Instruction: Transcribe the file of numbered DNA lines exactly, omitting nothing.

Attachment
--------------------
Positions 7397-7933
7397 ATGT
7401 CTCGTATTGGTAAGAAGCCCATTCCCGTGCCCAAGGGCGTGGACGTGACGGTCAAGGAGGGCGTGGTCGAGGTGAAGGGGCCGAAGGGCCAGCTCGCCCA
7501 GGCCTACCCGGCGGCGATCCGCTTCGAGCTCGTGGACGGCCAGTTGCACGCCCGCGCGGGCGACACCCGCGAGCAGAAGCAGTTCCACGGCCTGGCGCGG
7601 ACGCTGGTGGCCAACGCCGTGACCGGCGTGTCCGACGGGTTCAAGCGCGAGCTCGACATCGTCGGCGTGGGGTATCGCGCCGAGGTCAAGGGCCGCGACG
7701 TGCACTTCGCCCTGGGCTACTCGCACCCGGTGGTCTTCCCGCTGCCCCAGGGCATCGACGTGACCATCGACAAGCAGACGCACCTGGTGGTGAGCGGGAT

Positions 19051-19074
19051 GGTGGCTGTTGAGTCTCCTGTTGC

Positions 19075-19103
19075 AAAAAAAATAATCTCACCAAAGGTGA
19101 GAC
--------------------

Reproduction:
Positions 7397-7933
7397 ATGT
7401 CTCGTATTGGTAAGAAGCCCATTCCCGTGCCCAAGGGCGTGGACGTGACGGTCAAGGAGGGCGTGGTCGAGGTGAAGGGGCCGAAGGGCCAGCTCGCCCA
7501 GGCCTACCCGGCGGCGATCCGCTTCGAGCTCGTGGACGGCCAGTTGCACGCCCGCGCGGGCGACACCCGCGAGCAGAAGCAGTTCCACGGCCTGGCGCGG
7601 ACGCTGGTGGCCAACGCCGTGACCGGCGTGTCCGACGGGTTCAAGCGCGAGCTCGACATCGTCGGCGTGGGGTATCGCGCCGAGGTCAAGGGCCGCGACG
7701 TGCACTTCGCCCTGGGCTACTCGCACCCGGTGGTCTTCCCGCTGCCCCAGGGCATCGACGTGACCATCGACAAGCAGACGCACCTGGTGGTGAGCGGGAT

Positions 19051-19074
19051 GGTGGCTGTTGAGTCTCCTGTTGC

Positions 19075-19103
19075 AAAAAAAATAATCTCACCAAAGGTGA
19101 GAC